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FirstFT: Biden offers harshest criticism yet of Netanyahu government

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Good morning. Joe Biden said Benjamin Netanyahu must change tack, warning that Israel’s “indiscriminate bombing” in Gaza risked leaving the country isolated.

Offering his harshest criticism of the Israeli prime minister’s far-right coalition since Israel began its military offensive in response to Hamas’s October 7 attack, the US president said Israel is “starting to lose . . . support” around the world.

Speaking to donors at a political fundraiser, Biden described Netanyahu’s coalition as “the most conservative government in Israel’s history . . . [that] doesn’t want a two-state solution”, adding: “I think he has to change, and with this government, this government in Israel is making it very difficult for him to move.”

Biden until now had largely resisted publicly pressuring Netanyahu even as US officials said they have had tough conversations in private.

Earlier yesterday, Netanyahu acknowledged that his government and the Biden administration disagreed over how Gaza should be run once Israel’s war with Hamas ends. Here’s more on the emerging differences between the two leaders.

  • Related: Washington expects the most intensive phase of Israel’s war on Hamas in southern Gaza to be scaled back and become more targeted as soon as early January, US officials said.

Here’s what else I’m keeping tabs on today:

  • Economic data: EU reports monthly industrial production figures, while the UK releases its monthly GDP estimate for October.

  • Monetary policy: The US Federal Reserve is widely expected to hold rates steady when it announces its latest monetary policy decision.

  • Reports: Opec publishes its monthly Oil Market Report.

Five more top stories

1. China’s President Xi Jinping lauded Beijing’s security and commercial ties with Vietnam yesterday as he kicked off a state visit to the south-east Asian country. Vietnam has become a critical global supply hub not only for western companies diversifying out of China but also for Chinese manufacturers. Xi’s trip also sought to counter growing ties between the US and Vietnam.

  • US-China news: The Federal Reserve should be required to stress test US banks’ ability to “withstand a potential sudden loss of market access to China”, according to a congressional committee.

2. The UN climate summit was headed towards eleventh-hour negotiations yesterday as the majority of countries present clashed with Saudi Arabia and other oil-producing nations over whether to commit to the phaseout of fossil fuels. Diplomats said Riyadh was the key obstacle to a stronger declaration and was backed by other Opec and Opec+ countries such as Iraq and Russia.

3. The US has hit companies in Turkey, the UAE and China with sanctions as part of a sweeping effort to stop the Russian defence industry easily obtaining sensitive technologies for Vladimir Putin’s war in Ukraine. More than 250 entities were covered by the measures, which also reached deep into Russia’s war economy, even targeting a provincial bakery refitted to make drones.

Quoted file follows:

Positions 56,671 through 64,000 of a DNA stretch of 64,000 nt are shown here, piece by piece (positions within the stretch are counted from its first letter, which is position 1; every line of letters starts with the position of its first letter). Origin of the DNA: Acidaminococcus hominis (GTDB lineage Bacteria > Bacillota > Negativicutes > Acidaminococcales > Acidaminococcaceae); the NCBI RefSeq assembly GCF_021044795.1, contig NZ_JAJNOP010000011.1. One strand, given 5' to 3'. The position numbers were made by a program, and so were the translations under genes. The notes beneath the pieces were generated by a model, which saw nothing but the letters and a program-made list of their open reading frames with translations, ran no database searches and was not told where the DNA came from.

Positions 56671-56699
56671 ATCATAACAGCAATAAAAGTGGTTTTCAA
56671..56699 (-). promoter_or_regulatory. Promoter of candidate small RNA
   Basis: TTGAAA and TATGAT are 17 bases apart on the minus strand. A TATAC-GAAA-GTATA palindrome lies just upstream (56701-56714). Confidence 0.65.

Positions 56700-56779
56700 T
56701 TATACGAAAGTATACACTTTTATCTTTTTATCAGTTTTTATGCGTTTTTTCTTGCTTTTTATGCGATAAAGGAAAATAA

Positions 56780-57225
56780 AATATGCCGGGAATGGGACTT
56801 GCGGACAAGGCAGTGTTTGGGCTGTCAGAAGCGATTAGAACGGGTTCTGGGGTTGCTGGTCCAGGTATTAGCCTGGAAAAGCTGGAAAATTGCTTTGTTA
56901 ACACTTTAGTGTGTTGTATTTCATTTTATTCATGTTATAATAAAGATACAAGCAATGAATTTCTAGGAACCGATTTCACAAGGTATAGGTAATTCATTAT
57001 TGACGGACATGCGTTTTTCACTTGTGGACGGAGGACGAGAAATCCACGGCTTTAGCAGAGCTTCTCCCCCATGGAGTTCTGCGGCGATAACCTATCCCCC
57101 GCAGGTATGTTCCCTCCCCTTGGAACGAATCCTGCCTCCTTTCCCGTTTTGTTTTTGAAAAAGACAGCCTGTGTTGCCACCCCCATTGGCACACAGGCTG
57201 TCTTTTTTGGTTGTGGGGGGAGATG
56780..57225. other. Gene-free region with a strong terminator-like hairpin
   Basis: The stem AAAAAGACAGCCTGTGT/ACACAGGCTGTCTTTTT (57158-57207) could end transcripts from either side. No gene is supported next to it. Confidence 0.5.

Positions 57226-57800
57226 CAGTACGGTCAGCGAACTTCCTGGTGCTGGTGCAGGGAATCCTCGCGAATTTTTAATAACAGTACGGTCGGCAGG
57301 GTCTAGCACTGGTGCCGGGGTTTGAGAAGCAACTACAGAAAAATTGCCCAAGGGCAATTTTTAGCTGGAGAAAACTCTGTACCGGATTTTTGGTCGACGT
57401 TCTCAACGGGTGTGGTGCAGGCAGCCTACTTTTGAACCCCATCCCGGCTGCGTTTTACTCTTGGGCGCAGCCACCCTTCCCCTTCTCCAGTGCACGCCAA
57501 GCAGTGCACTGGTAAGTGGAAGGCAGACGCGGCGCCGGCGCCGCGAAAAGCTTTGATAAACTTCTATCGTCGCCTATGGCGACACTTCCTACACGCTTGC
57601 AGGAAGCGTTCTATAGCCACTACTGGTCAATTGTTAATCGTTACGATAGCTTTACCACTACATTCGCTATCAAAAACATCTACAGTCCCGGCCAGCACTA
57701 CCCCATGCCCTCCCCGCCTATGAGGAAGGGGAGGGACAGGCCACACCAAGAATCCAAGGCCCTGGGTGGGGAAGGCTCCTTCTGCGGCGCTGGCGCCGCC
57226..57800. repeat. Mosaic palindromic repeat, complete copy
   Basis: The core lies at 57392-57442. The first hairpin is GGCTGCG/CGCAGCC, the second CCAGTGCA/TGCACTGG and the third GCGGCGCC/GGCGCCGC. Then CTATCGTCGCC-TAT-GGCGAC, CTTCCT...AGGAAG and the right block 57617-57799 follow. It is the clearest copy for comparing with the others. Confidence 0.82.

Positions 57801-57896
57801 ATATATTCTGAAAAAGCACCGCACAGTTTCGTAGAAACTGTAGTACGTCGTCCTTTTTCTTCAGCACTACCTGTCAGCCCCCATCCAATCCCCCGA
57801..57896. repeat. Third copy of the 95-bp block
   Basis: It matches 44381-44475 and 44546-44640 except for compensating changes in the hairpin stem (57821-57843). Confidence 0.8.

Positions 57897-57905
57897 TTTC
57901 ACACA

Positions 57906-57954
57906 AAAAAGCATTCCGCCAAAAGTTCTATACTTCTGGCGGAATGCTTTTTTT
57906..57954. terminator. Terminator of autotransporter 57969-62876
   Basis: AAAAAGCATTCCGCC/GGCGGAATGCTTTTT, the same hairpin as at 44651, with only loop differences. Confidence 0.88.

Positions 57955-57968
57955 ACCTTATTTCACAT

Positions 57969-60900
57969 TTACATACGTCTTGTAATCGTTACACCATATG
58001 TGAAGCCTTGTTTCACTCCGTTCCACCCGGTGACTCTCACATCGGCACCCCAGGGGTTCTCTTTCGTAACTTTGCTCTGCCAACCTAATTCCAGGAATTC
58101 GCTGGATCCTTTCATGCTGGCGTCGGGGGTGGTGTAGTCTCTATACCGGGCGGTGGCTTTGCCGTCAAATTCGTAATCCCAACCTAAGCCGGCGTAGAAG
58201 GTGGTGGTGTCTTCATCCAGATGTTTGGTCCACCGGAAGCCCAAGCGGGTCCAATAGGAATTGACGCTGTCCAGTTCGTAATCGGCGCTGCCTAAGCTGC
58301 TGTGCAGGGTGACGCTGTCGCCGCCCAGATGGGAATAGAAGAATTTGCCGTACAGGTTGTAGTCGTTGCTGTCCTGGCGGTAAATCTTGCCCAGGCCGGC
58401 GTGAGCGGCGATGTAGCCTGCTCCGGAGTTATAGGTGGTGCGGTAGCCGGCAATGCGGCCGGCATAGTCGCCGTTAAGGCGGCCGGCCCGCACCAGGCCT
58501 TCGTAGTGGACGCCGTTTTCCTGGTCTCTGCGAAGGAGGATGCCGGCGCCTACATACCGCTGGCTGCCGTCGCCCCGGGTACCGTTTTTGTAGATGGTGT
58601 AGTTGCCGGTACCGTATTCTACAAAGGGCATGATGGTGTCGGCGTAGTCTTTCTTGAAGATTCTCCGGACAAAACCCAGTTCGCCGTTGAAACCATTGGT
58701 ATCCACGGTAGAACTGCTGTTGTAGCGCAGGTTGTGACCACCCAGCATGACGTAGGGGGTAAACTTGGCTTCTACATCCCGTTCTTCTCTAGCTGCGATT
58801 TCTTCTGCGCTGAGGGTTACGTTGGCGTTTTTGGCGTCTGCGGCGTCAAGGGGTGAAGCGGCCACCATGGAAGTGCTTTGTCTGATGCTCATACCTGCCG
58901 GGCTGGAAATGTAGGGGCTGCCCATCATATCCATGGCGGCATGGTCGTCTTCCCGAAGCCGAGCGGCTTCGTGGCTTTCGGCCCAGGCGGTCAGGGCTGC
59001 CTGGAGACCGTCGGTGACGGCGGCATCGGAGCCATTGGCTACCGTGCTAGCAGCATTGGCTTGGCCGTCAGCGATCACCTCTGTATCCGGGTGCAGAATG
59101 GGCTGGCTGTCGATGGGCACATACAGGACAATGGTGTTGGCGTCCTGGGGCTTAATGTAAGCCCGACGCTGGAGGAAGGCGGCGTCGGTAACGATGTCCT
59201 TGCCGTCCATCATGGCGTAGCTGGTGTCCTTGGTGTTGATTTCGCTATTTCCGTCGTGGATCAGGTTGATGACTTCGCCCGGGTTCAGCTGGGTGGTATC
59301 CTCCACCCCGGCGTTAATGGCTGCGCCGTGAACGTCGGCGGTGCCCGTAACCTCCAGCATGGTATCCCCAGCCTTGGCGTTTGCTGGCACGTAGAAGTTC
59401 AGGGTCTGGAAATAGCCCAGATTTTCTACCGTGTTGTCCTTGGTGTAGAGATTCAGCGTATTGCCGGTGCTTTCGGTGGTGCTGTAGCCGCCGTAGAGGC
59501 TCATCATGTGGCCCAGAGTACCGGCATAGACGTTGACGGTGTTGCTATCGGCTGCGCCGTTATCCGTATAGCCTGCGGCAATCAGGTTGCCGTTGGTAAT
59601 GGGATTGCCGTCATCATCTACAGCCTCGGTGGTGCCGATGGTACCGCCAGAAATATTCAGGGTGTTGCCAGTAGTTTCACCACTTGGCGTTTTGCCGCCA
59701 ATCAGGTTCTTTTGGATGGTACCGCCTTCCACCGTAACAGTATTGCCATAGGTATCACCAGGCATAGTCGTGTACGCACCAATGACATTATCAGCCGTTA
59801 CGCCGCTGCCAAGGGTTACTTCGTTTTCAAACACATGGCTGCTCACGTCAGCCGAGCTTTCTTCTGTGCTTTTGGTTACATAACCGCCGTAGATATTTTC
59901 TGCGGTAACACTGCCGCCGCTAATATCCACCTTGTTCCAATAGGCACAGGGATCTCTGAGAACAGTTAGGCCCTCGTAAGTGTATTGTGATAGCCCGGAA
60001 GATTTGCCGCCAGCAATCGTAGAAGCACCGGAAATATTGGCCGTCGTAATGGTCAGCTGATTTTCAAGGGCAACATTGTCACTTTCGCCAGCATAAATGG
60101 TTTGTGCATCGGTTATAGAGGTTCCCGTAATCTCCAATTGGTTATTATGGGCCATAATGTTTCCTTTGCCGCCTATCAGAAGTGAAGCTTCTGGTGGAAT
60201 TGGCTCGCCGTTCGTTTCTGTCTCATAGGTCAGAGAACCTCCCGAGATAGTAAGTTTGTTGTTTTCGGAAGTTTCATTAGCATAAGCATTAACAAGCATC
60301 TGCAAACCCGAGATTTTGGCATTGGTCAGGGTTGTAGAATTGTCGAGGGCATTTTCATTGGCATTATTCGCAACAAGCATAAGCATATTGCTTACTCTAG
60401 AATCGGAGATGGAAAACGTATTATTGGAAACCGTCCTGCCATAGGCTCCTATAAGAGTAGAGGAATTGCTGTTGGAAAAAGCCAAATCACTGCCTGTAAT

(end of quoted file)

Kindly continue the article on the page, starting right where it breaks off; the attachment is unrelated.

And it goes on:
4. Indian authorities have stepped up efforts to control domestic supplies and prices of agricultural commodities such as sugar, onions and wheat ahead of next year’s general election. The moves came on top of existing restrictions on exports of rice, wheat and sugar that have sent shockwaves through global markets.

5. UK businesses in China see 2024 as a “pivotal year” for Beijing to address growing concerns over its flagging economy and investment environment, the British Chambers of Commerce said yesterday. A survey of UK companies across China showed sentiment had improved from record levels of pessimism last year, but 60 per cent of respondents still believed business was more challenging than in 2022.

News in-depth

A mobile phone assembly line in Tamil Nadu, IndiaA mobile phone assembly line in Tamil Nadu, India. Manufacturers such as Foxconn have shifted some production to the country © Karen Dias/Bloomberg

India’s appeal as a “China plus one” manufacturing hub may depend on how the country and foreign investors resolve one glaring issue: how and where to get enough workers in the right place. As the likes of Apple and Foxconn shift more production to India, executives hope staff will be willing to leave their homes and families to live on site at factories — with a dormitory bed as their only private space.

We’re also reading . . . 

  • Iran’s ‘first lady’: It is highly unusual for the wife of an Iranian leader to promote her own views. But Jamileh-Sadat Alamolhoda has broken with tradition to speak to the FT.

  • Kishore Mahbubani: The west is losing the respect of the rest of the world, writes The Asian 21st Century author, who calls for the west and the global south to talk to each other as equals.

  • China’s deflation challenge: The country should stimulate consumption with spending on education, healthcare and public housing, writes Morgan Stanley’s chief Asia economist Chetan Ahya.

Chart of the day

A boom in private equity helped turn Kirkland & Ellis into the world’s most profitable law firm. But as dealmaking slows amid rising interest rates, the Chicago firm faces a reckoning, its fortunes entwined with those of the $13tn private capital industry.

Four years after it was razed in a bushfire, Australia’s Southern Ocean Lodge has risen from the ashes and welcomed its first guests last week. The FT’s Maria Shollenbarger recounts the emotional reopening of the celebrated wilderness lodge on Kangaroo Island.

The new ‘Ocean Pavilion’, a private four-bedroom residence set on a dune above the main hotelThe new ‘Ocean Pavilion’, a private four-bedroom residence set on a dune above the main hotel

Additional contributions from Tee Zhuo and Gordon Smith

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